Black Dragon Holds a Splendid Flower …
Paeonia suffruticosa ‘Wu Long Peng Sheng’: Black Dragon Holds a Splendid Flower
Wu Long Peng Sheng. Translated from Chinese, the name means, ‘Black Dragon Holds a Splendid Flower’. I haven’t seen the black dragon, but I keep looking. Maybe he’s hiding in the fern covered ledges; waiting to pounce if I pick this beautiful, magenta blossom? I wouldn’t blame him for being upset. His flower is, without a doubt, the most splendid in the early June garden. So if I’m found later this week —smoldering near the Japanese maple— you’ll know why. I couldn’t resist. The fragrance is incredible…
P. suffruticosa ‘Wu Long Peng Sheng’ blossoms late May through early June
Paeonia suffruticosa ‘Wu Long Peng Sheng’ is a glorious tree peony from China. Hardy in USDA zones 4-8, it will grow 5-6 feet tall and slightly less wide over as many years. Tree peonies bloom about a week before most herbaceous peonies, but I have a bit of overlap in my garden with many of the early blooming, P. lactiflora cultivars. Tree peonies are among the longest-lived garden plants, and have been cultivated in China and Japan for centuries. Unlike their herbaceous relations (Paeonia lactiflora), tree peonies will tolerate a bit of light shade. In fact, they perform best and their delightfully fragrant blossoms last longer, with protection from hot afternoon sun. Be sure to prepare the soil well, with plenty of compost, and site all tree peonies in moist, but well-drained locations. Pruning of winter damaged wood should take place in very early spring, and pruning for shape should happen immediately after the blossoms have faded. P. suffruticosa ‘Wu Long Peng Sheng’ makes and excellent cut flower, and when I look closely —deep inside the petals— I can almost see the Black Dragon’s fire…
Fiery Heart of the Black Dragon’s Flower
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7 Replies to “Black Dragon Holds a Splendid Flower …”
That third photo? Ah-mazing. I felt my heart skip a beat or ache or something weird when I looked at it. I don’t really do the seated meditation thing but I can imagine all my frivolous thoughts getting subdued while observing this close-up photo.
Stunning. Eye-popping. And as usual, I want to taste that color!
A former bar tender at McNeills used to make a funny pink girly drink this time of year out of the peonies someone would bring in. She’d stick a peony petal on top and serve it to the regular burly boy customers. They thought it was hysterical.
Thanks Jen. And, I agree completely! The inside of Wu Long Peng Sheng looks just like a glowing Cosmopolitan. Mesmerizing indeed. And the fragrance? It’s so delicious, I can’t even describe it. Mmmm. xox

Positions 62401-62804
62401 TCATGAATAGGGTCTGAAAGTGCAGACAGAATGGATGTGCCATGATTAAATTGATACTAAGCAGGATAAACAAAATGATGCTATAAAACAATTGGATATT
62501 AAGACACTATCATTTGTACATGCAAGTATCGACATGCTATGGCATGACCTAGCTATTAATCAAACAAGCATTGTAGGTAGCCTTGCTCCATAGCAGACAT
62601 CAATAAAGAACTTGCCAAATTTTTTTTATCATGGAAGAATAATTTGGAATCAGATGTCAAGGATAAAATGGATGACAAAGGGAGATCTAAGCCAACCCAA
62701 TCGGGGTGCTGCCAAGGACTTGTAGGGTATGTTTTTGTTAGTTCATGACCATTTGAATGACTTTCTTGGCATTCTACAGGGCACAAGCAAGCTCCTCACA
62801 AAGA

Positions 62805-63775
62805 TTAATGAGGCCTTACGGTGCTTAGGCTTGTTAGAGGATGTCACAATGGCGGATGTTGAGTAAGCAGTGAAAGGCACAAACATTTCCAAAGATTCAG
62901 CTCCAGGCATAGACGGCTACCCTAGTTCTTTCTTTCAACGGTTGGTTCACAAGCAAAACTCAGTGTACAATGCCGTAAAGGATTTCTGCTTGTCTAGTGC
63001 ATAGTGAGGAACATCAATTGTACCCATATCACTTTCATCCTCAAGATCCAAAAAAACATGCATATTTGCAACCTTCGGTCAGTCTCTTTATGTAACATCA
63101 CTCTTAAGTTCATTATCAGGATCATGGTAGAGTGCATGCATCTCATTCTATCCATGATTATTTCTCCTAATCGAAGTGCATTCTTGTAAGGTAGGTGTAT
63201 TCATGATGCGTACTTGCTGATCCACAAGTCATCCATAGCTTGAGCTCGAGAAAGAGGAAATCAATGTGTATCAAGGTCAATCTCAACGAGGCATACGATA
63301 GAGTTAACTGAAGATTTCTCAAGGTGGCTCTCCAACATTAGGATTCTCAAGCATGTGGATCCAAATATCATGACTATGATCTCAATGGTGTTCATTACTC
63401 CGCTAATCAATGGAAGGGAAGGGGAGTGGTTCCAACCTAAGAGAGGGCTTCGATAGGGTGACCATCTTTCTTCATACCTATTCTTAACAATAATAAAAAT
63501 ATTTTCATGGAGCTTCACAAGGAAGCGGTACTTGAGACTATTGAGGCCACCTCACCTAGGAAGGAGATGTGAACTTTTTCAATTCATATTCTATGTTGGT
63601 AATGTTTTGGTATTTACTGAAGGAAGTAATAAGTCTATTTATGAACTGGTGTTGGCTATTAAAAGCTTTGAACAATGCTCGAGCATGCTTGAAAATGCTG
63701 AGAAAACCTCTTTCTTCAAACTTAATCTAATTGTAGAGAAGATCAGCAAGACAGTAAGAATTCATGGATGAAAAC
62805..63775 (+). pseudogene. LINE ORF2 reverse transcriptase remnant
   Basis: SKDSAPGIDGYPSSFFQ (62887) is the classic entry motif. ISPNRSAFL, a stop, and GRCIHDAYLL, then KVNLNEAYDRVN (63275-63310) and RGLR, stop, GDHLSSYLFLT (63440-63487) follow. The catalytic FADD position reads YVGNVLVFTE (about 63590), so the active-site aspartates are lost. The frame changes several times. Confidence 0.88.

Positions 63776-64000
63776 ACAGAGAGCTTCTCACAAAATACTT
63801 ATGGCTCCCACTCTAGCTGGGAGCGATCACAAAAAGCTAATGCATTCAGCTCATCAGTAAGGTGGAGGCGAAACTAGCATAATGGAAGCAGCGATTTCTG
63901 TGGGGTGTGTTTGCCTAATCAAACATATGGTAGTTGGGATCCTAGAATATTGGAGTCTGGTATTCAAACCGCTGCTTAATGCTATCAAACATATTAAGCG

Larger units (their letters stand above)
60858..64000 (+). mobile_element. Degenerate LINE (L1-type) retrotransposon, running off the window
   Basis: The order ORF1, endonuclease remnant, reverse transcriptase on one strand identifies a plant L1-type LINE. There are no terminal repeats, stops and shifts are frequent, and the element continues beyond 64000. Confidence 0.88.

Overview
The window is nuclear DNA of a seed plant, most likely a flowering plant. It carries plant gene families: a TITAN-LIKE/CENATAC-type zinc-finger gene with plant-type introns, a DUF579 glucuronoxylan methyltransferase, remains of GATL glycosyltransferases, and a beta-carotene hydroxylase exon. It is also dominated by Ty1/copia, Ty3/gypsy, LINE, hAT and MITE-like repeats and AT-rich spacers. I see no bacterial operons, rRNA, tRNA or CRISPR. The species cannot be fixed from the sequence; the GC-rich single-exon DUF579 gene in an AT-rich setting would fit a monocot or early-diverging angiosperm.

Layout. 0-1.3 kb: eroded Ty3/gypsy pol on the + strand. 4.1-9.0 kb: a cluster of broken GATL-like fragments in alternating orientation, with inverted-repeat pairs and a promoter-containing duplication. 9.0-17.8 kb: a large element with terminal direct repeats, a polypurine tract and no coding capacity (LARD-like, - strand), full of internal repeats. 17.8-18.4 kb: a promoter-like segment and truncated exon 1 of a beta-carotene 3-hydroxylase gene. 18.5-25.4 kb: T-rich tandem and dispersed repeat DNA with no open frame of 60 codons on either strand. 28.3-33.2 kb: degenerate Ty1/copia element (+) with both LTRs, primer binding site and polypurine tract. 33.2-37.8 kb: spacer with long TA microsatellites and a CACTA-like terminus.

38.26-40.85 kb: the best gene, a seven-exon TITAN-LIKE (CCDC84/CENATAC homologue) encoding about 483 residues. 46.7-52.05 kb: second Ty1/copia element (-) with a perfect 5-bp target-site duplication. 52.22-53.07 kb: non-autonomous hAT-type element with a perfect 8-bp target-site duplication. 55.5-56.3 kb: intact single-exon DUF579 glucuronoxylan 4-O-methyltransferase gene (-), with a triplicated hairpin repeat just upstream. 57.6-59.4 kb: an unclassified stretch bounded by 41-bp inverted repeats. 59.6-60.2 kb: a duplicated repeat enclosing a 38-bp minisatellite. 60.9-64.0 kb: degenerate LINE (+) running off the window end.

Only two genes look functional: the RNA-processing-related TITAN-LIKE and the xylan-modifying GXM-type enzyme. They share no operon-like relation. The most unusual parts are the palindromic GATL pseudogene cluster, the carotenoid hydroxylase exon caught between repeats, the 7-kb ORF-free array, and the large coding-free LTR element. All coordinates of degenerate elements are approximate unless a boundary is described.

btw, the drink wasn’t literally made out of peonies…just had a petal for decoration. I don’t even know if peonies are poisonous or not!
Also, this photo and post was a nice boost to my afternoon of being stuck inside in front of a computer at work with my long sleeves, long pants, wool socks and leather boots to keep me warm int the overly-conditioned air.
@ Jen – Peonies were used medicinally in many cultures and aren’t considered poisonous to humans. But, if ingested in large quantities (why on earth would anyone do that, except maybe a dragon?) they can be toxic. Peonies are poisonous to some animals though. I believe they are toxic when eaten by cats, *and just checked, yes all parts are also toxic to dogs. My dog eats everything, but he has never eaten my peonies. Maybe he knows that he would have to fear me more than the poison. ;)
Absolutely brilliant! What a beautiful post. I only discovered your blog a few months ago, and eagerly follow it now. I don’t have a garden of my own, but wander nearly every day in a local botanical garden taking photographs. I have to say, your creativity, photography, and insights inspire me. Thank you! And that dragon’s fire photograph at the end — it took my breath away.
@ Terry, Thank you so much for the sweet words. I’m so glad you found this blog and that you enjoy it! I love that you wander through your local botanical garden and take photos there on a regular basis. Public gardens belongs to those who visit. I’m working on a community garden design right now, and I hope that all who visit will see the space as their own. So happy to know you are out there, following along. xo Michaela
Hi Michaela, Jen said it: I could literally feel my heart lurch, brain cells give a huge sigh of relief at the instant of focus – irresistibly drawn into the current of her fiery breath. Fancy that, just wafting away on sweet exhalation… xo D
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